Battlefield 3 Beta Review: Paranoia Will Destroy Ya

There is a flash of flight as fire reflects off a sniper scope. I see it out of the corner of my eye and jump to the ground—but, too late. The bullet zips right through my head and Battlefield 3 cheerily sends me to the all-too-familiar YOU ARE DEAD screen. Fortunately, respawn times are so short that I can hop right back into the foray in the metro, but there’s a second of hesitation before I click that deploy button.

It’s not that I think Battlefield 3 isn’t a worthy successor to my favorite multiplayer shooter Battlefield Bad Company 2. It’s not that I think Battlefield 3 isn’t as deadly gorgeous as I thought it would be, even if my taxed out rig can only handle high graphics settings. I’m just… concerned. Paranoid, even.

Battlefield 3

The general consensus among my friends after playing about a dozen rounds of Battlefield 3 is that the game seems more like in an alpha state than beta. With the official release just 25 days away, I’m scared that the game I’m looking forward to fixing my testosterone-driven, Keanu Reeves-dramatic bro-fest military shooter itch might be suffering from a large list of problems.

It seems that DICE is on it, and I should have faith. But, like those seemingly out-of-nowhere snipers lurking behind rubble (gorgeously detailed rubble, mind you), there is a danger that things might not be so shiny in Battlefield 3 land.

Let’s compare. I’ve now logged some solid time on both the Xbox 360 and PC version of Battlefield 3. (Pro-tip for PC gamers: be sure to update those graphic cards—not that many of you don’t. The patch for my AMD Radeon HD 6650 card really helped improve my stability). Although I had some difficulty getting connected on the Xbox 360 version, surprisingly the console version seems to be running a bit more stable than the PC version. DICE has rolled out a number of server improvements for PC, and I can confirm that the PC build does seem to be running better now. I still see the occasional bug, but I’m pretty impressed with how fast DICE and EA have put out fixes.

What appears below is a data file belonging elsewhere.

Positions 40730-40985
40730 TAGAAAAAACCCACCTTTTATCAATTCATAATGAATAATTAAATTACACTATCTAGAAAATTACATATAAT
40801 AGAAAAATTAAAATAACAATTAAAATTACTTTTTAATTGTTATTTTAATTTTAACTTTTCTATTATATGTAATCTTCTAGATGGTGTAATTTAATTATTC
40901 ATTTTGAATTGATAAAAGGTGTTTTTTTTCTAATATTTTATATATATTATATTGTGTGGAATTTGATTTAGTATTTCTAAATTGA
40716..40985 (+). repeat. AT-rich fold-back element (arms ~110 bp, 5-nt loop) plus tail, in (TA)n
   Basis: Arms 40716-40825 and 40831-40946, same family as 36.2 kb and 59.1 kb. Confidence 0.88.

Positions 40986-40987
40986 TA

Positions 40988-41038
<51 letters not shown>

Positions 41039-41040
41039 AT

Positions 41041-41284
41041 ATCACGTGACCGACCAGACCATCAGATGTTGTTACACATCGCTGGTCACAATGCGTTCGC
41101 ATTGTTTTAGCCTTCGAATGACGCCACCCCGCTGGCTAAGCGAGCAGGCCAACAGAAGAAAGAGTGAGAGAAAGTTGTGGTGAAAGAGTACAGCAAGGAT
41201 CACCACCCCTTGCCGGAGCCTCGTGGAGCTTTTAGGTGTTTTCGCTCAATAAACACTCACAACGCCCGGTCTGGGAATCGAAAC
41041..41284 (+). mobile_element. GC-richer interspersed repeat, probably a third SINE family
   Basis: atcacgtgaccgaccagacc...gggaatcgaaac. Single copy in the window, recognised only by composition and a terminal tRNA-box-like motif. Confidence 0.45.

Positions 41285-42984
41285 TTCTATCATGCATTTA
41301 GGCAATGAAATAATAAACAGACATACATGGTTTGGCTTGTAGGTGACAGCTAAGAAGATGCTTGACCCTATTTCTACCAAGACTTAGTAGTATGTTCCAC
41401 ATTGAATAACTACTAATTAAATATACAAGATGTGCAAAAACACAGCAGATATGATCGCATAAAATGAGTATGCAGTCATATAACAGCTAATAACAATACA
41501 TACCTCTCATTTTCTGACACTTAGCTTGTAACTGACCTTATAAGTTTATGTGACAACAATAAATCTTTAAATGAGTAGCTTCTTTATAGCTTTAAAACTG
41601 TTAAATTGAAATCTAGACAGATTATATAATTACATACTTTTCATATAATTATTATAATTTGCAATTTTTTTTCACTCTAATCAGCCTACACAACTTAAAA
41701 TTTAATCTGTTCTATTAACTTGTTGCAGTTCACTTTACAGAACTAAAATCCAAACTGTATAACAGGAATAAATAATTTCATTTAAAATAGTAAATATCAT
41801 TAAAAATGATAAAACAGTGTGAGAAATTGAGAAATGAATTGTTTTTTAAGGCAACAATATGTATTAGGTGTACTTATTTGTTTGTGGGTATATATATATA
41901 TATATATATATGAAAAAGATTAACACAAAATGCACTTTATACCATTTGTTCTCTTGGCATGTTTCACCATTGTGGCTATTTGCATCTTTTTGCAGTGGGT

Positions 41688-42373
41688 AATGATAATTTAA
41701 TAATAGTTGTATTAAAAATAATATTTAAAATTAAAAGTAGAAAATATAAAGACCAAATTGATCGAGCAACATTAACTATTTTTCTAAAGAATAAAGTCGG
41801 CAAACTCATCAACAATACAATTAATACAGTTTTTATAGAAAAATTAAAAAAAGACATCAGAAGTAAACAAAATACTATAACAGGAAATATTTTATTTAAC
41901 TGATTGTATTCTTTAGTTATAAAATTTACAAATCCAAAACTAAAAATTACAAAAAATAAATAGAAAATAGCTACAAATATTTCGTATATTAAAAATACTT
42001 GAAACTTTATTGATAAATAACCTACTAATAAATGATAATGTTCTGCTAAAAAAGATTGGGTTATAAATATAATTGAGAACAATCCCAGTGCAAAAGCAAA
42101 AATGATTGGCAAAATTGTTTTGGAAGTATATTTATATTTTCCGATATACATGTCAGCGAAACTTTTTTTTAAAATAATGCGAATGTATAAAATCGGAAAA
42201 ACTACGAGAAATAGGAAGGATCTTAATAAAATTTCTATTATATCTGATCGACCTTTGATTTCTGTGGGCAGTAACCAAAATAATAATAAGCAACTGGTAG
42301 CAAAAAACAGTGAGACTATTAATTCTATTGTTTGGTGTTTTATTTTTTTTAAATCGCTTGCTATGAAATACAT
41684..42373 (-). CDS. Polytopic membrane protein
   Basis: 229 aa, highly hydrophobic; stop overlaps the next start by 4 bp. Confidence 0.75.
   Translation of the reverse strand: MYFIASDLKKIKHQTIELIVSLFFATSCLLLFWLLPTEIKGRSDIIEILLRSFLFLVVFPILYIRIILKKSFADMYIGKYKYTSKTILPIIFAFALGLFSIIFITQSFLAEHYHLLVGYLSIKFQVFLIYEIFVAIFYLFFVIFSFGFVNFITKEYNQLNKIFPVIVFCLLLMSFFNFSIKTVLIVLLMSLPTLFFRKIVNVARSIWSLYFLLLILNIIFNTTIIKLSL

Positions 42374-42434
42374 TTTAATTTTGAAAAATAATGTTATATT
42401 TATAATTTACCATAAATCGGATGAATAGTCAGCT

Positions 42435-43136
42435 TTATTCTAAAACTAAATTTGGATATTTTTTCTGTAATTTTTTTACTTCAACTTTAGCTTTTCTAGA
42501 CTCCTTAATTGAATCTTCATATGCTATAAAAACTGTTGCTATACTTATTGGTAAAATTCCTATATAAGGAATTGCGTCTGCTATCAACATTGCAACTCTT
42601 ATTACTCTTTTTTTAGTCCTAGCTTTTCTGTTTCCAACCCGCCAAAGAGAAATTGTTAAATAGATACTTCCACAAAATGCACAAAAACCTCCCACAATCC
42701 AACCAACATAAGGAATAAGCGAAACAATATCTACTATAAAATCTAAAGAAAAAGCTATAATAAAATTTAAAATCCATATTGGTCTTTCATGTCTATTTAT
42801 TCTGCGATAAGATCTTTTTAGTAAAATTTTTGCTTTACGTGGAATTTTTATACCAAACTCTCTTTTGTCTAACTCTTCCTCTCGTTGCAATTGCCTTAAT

The PC version, even only on high settings, does look substantially better than the Xbox version. And there are more players (64 max compared to 24 max on console). Not trying to start a flame war—ask anyone and they’ll tell you I like my controller much more than WASD. On Operation Metro, dust falls from the ceiling as battles wage on the floor above. Outdoors environments feel vibrant and bustling: particularly on the last stage of Operation Metro, every inch seems filled with incredible detail.

But does this detail come at a cost? Maybe I’m just not as good at first person shooters as I thought I was, but I have a hard time picking out enemies hiding in all the gorgeously rendered environments. With the addition of prone to Battlefield, it seems harder than ever to figure out if that bump is a helmet or a pile of rocks. There is also still the issue of lag, which seems to account for a lot of dramatically sudden kills.

A lot of people are also complaining about Battlelog, which is far more vital on PC than the Xbox 360 version. A lot of my friends have issues with Battlelog not working properly—games not loading, getting stuck in loops, etc. I personally haven’t had any issues, and with a built in social community just a click away from the Join Server button, getting into clans and friending people feels fast.  I’m not sure if Battlelog is going to be the dedicated multiplayer suite for the final build, but as it stands now, I’ve had far worse multiplayer experiences.

So am I worried about Battlefield 3? No, not really. Am I a little paranoid that it won’t live up to The Perfect Game I thought it would be? Yes, but that’s to be expected. We hype up every game and make it something in our minds that could never be in real life. It’s amazing what DICE and EA have done, and the gameplay seems exciting, even without Battlefield’s signature vehicles. (Operation Metro has no vehicles, sadly, and I wasn’t able to log sufficient time on a Caspian Border server to make a solid judgment).


One Response

  1. […] tighter quarters and less frantic action—and does not feature vehicles. Thankfully, unlike the Battlefield 3 beta, DICE and EA have decided to include a mode that does feature vehicles, and they feel […]

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